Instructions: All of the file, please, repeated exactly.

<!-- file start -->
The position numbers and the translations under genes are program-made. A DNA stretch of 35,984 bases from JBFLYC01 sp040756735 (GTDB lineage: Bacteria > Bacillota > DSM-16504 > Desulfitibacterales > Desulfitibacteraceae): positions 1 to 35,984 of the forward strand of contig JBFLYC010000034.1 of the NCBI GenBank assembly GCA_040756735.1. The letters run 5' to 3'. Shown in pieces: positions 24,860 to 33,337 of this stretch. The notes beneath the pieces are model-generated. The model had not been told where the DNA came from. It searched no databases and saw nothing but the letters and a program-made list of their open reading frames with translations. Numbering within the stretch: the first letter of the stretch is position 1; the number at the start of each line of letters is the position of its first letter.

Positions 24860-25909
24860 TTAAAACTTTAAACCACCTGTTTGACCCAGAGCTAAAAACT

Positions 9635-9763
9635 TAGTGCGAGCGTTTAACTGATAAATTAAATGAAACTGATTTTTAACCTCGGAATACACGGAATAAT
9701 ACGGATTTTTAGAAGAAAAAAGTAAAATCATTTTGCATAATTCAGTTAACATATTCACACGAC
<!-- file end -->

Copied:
The position numbers and the translations under genes are program-made. A DNA stretch of 35,984 bases from JBFLYC01 sp040756735 (GTDB lineage: Bacteria > Bacillota > DSM-16504 > Desulfitibacterales > Desulfitibacteraceae): positions 1 to 35,984 of the forward strand of contig JBFLYC010000034.1 of the NCBI GenBank assembly GCA_040756735.1. The letters run 5' to 3'. Shown in pieces: positions 24,860 to 33,337 of this stretch. The notes beneath the pieces are model-generated. The model had not been told where the DNA came from. It searched no databases and saw nothing but the letters and a program-made list of their open reading frames with translations. Numbering within the stretch: the first letter of the stretch is position 1; the number at the start of each line of letters is the position of its first letter.

Positions 24860-25909
24860 TTAAAACTTTAAACCACCTGTTTGACCCAGAGCTAAAAACT

Positions 9635-9763
9635 TAGTGCGAGCGTTTAACTGATAAATTAAATGAAACTGATTTTTAACCTCGGAATACACGGAATAAT
9701 ACGGATTTTTAGAAGAAAAAAGTAAAATCATTTTGCATAATTCAGTTAACATATTCACACGAC